Here’s a real-life story that has taught me a valuable lesson. I’ve changed the names to protect the identities of the two women involved. But the heart of the story is what matters. I hope you like it.
Liz and Susan had been friends for twenty years until a storm of words blew their relationship apart. Each believed she was in the ‘right.’ Susan was the strong bossy type. Liz was compliant, until she was pushed too far. There seemed to be no going back or forward. Their friendship was over.
Good riddance, as far as I was concerned,” said Liz. “Relief flooded my soul when I realized I wouldn’t have to put up with Susan’s opinions and declarations any more. I also felt guilty for not parting on civil terms—but not guilty enough to do anything about it.”
Liz said their family life was a mess for many months after the breakup. Children and husbands were affected. The kids had played together for years and the husbands enjoyed tennis. Time spent together with the Kenyons ceased. And opportunities to visit with Susan’s wonderful parents were over.
“I hoped and prayed God would intervene and wake up Susan to her mistakes,” said Liz. “It didn’t occur to me to pray for my own because I was so clear she was to blame.”
Life went on and the discomfort subsided over the following years. The women avoided each other whenever possible. “If I saw Susan at the supermarket, I’d move to a different aisle. If our paths crossed when hauling kids to and from school, we turned our eyes away from one another.”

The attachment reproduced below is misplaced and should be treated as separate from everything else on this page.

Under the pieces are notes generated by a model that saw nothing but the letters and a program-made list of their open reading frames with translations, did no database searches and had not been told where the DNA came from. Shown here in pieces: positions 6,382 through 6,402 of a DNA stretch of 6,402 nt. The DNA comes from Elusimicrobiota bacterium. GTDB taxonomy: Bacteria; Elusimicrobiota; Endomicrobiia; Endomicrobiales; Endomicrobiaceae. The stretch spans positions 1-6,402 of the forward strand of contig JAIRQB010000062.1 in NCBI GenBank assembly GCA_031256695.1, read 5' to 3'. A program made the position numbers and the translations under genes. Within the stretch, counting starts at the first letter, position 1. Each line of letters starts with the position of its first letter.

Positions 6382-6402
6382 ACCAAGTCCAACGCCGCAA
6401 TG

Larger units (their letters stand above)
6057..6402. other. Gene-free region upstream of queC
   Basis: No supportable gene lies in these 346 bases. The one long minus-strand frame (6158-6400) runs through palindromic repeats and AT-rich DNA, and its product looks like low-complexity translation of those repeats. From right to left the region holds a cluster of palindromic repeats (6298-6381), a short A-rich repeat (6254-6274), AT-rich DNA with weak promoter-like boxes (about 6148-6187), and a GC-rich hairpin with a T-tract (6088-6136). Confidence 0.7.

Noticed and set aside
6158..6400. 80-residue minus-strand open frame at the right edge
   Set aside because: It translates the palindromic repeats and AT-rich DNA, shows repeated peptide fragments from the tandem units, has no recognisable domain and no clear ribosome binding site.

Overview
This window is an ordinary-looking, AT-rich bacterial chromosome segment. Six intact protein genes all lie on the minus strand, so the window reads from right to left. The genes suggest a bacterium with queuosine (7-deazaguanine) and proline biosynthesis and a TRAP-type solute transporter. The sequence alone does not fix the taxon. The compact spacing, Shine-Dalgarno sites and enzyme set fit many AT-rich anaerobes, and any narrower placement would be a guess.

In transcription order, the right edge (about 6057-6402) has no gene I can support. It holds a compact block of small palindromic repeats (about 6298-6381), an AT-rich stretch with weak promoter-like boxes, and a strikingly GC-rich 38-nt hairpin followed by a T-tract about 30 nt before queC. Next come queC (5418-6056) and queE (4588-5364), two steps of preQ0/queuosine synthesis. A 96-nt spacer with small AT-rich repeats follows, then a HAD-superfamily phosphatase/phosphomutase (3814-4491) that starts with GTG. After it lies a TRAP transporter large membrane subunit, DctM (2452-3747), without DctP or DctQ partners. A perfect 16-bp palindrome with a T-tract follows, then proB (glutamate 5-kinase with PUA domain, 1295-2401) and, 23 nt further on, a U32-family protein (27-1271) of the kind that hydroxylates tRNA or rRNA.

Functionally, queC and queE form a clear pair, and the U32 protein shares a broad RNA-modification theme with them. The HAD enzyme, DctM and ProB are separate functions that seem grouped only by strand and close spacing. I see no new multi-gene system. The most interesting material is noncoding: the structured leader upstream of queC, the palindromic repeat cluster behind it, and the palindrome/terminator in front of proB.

Several years later Liz was divorced and moved to a new city. When Liz’s eldest daughter Jane was planning her wedding, she asked her mother if Susan and Bob could be included on the guest list. “My stomach turned at the thought,” said Liz. “I didn’t want this special day to be compromised. But for Jane’s sake I agreed. The couple’s grown children would be invited too.”
Liz prayed about the event, asking for peace and joy and for civility, if nothing else, when she came in contact with Susan. “God gave me so much more,” said Liz, “and all in the nick of time.”
As Susan came across the lawn in a beautiful spring dress, smiling broadly, Liz melted. “I rushed toward her with open arms and she did the same toward me. I’m sure God raised my arms for me. We embraced as we never had before. I felt a genuine love for her—Christ’s love, I’m sure.”
“‘I’ve missed you,’” Susan said, “her words piercing my heart like a sword. I realized then that I had missed her too, and told her so. We both wept and laughed and smiled and held hands as we walked over to a tree on the lawn in front of the church.”
The two women let go of the past—just like that, talking only of good things, family, work, parents, and health. “Susan had aged,” said Liz. “And of course I had too. I liked what I saw in her—a soft countenance, a gentler way of speaking, a willingness to hear about my life.”
At the end of the day the bride and groom left for their honeymoon, and the guests departed. “As my new husband and I drove home,” said Liz, “I thanked God for his mercy and grace. I didn’t know what was ahead for Susan and me. We lived in different cities now and things had changed in our lives from the old days. But I felt set free, to love without reservation or judgment. Maybe that was enough.”
Forgiveness is a gift you give yourself.